Wood in the Trees

Hawkins\Brown completes an engineered timber pool pavilion at Freemen’s School


Jack Hobhouse

Set among trees in the grounds of City of London Freemen’s School, an independent boarding school in Surrey, a new indoor swimming pool designed by Hawkins\Brown is constructed from engineered timber to establish a connection to its context and minimise embodied energy.


Comprising a 25-metre, six-lane competition pool, with changing facilities and a multi-purpose teaching and events space, the complex replaces a pool building destroyed by fire in 2014, though on an alternative site next to existing sports facilities.

Its construction incorporates a glue-laminated timber portal frame, braced with cross-laminated timber panels, which provide both structure and internal finish and allow fast, efficient assembly on site. (The erection of the glulam frame and CLT walls and roof took just over three weeks, allowing the fully finished building to be delivered in one year). The use of timber also offered specific advantages in dealing with the challenges of a pool environment, says the architect: it is resilient, a thermal insulator and corrosion resistant.


To minimise the impact of the building on the grad-II*-listed landscape, the lower-ground floor is partially sunken. “This moulds the structure into the surrounding scenery and preserves a large number of the existing trees”, says the architect. The entrance is identified by the highest point of the gently pitched roof. Internally, “the structurally expressive roof geometry is accentuated by a series of shifting glulam frames creating a visually dynamic space”.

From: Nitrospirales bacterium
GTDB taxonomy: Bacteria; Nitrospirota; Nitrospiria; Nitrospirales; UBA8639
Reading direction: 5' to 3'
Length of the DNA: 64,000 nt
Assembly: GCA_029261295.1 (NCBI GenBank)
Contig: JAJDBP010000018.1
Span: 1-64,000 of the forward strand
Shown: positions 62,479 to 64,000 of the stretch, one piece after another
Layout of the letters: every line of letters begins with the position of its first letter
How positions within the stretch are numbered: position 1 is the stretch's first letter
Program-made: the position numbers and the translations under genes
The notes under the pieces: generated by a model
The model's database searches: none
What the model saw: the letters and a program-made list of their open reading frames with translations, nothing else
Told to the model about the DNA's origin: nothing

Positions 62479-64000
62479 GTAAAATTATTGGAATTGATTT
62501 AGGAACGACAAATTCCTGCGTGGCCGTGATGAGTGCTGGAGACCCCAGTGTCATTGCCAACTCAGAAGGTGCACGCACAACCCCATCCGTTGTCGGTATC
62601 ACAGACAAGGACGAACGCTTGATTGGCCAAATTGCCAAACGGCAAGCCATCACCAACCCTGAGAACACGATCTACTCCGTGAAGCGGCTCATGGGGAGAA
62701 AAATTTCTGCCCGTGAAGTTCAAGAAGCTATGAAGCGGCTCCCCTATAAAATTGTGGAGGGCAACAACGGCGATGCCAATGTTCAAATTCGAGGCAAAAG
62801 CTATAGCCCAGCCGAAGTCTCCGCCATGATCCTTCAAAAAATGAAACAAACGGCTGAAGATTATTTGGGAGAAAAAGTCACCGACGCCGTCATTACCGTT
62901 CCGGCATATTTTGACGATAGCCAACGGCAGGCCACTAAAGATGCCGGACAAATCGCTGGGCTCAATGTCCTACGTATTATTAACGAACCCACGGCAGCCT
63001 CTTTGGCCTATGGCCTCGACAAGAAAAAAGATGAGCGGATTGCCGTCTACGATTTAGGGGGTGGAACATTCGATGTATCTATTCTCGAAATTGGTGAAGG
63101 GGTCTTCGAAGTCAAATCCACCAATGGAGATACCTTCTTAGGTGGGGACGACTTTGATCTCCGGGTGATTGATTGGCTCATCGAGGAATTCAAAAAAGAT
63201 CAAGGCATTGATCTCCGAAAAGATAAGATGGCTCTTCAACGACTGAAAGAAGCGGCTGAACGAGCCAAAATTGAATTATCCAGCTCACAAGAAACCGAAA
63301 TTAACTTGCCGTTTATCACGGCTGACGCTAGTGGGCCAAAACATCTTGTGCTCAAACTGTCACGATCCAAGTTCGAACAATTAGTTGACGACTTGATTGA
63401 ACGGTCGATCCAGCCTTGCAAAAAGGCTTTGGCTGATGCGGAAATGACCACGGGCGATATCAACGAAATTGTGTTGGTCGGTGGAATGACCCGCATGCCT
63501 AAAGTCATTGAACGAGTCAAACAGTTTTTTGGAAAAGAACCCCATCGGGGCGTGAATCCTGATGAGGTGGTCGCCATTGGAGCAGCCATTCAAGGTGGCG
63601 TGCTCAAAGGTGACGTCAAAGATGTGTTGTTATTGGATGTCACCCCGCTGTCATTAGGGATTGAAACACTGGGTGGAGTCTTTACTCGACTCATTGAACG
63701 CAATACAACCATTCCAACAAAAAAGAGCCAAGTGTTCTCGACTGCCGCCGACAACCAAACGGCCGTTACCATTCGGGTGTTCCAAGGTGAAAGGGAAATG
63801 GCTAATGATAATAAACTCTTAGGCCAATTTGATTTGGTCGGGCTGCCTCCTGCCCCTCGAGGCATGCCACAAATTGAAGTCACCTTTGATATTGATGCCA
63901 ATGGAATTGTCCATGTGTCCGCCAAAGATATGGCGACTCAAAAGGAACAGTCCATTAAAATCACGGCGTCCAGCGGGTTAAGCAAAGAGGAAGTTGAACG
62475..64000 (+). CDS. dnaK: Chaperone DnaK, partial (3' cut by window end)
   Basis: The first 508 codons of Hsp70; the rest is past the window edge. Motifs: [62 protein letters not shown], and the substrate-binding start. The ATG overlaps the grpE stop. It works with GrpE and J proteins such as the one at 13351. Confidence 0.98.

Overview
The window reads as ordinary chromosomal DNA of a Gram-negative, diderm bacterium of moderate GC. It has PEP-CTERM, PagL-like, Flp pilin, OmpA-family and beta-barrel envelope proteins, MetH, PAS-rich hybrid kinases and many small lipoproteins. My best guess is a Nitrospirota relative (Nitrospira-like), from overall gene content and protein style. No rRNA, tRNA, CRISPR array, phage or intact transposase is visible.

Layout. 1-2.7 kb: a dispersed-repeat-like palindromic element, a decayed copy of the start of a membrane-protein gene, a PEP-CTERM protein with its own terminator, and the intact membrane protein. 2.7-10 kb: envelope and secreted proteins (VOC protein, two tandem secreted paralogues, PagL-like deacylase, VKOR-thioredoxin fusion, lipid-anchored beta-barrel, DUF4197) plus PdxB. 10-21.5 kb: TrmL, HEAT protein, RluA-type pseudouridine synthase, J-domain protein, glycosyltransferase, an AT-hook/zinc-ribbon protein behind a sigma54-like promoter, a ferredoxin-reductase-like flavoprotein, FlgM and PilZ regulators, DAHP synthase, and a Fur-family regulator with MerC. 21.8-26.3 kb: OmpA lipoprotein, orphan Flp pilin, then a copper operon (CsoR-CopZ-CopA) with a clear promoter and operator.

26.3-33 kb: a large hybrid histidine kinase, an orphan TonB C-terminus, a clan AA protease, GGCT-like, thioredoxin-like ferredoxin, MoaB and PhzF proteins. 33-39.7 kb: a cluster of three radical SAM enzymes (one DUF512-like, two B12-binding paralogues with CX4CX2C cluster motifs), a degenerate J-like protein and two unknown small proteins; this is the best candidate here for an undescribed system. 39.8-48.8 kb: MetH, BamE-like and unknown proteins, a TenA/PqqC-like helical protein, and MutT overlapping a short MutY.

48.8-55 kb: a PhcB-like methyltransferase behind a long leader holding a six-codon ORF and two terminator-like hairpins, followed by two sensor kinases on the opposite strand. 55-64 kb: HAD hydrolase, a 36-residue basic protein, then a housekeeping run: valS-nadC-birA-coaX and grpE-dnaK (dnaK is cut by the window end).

Internal timber surfaces are left exposed and stained white to complement the outdoor environment, visible through wrap-around glazing which “affords direct views from the water into the woodland, give the sense of swimming amongst the trees”, says Adam Cossey, partner at Hawkins\Brown.


Despite the extensive requirement for services and environmental controls presented by swimming pools, the building design was developed to allow the pool hall to appear to be relatively clutter-free, says services engineer Skelly & Couch. “All environmental control systems and water treatment plant were located and distributed around the perimeter of a subterranean base that in its centre housed the pool itself”.

Air is introduced to the space via discrete slots in the floor beneath the glazing, thus reducing condensation risk and evaporative heat loss from the pool. The design achieves a BREEAM rating of Very Good and offsets 10 per cent of its carbon using photovoltaics. In the next phase of works undertaken by the team at the school, a CHP energy centre will be introduced to the Grade II*-listed Main House which will use the pool as a heat sink.

Additional Images


Structural engineer
Eckersley O’Callaghan
Skelly and Couch


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